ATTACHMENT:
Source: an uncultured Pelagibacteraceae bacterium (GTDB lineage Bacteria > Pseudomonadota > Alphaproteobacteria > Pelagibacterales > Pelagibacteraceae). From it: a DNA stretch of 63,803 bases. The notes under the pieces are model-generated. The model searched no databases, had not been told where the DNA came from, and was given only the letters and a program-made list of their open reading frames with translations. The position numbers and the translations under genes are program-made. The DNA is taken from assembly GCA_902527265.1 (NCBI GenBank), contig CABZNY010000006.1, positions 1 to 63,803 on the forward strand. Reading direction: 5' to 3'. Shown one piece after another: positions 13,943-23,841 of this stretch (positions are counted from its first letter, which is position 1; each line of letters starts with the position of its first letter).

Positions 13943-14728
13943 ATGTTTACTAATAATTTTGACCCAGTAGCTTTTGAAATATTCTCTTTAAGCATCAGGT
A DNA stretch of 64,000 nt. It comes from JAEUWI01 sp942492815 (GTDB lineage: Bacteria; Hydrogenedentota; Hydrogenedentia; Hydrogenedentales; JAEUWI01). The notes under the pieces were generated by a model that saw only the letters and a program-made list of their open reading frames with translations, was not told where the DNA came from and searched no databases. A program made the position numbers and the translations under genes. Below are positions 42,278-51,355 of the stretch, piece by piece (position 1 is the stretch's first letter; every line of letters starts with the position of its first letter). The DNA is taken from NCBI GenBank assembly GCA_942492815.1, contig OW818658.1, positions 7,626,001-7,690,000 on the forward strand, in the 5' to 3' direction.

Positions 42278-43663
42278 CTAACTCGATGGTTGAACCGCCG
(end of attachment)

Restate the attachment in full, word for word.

Source: an uncultured Pelagibacteraceae bacterium (GTDB lineage Bacteria > Pseudomonadota > Alphaproteobacteria > Pelagibacterales > Pelagibacteraceae). From it: a DNA stretch of 63,803 bases. The notes under the pieces are model-generated. The model searched no databases, had not been told where the DNA came from, and was given only the letters and a program-made list of their open reading frames with translations. The position numbers and the translations under genes are program-made. The DNA is taken from assembly GCA_902527265.1 (NCBI GenBank), contig CABZNY010000006.1, positions 1 to 63,803 on the forward strand. Reading direction: 5' to 3'. Shown one piece after another: positions 13,943-23,841 of this stretch (positions are counted from its first letter, which is position 1; each line of letters starts with the position of its first letter).

Positions 13943-14728
13943 ATGTTTACTAATAATTTTGACCCAGTAGCTTTTGAAATATTCTCTTTAAGCATCAGGT
A DNA stretch of 64,000 nt. It comes from JAEUWI01 sp942492815 (GTDB lineage: Bacteria; Hydrogenedentota; Hydrogenedentia; Hydrogenedentales; JAEUWI01). The notes under the pieces were generated by a model that saw only the letters and a program-made list of their open reading frames with translations, was not told where the DNA came from and searched no databases. A program made the position numbers and the translations under genes. Below are positions 42,278-51,355 of the stretch, piece by piece (position 1 is the stretch's first letter; every line of letters starts with the position of its first letter). The DNA is taken from NCBI GenBank assembly GCA_942492815.1, contig OW818658.1, positions 7,626,001-7,690,000 on the forward strand, in the 5' to 3' direction.

Positions 42278-43663
42278 CTAACTCGATGGTTGAACCGCCG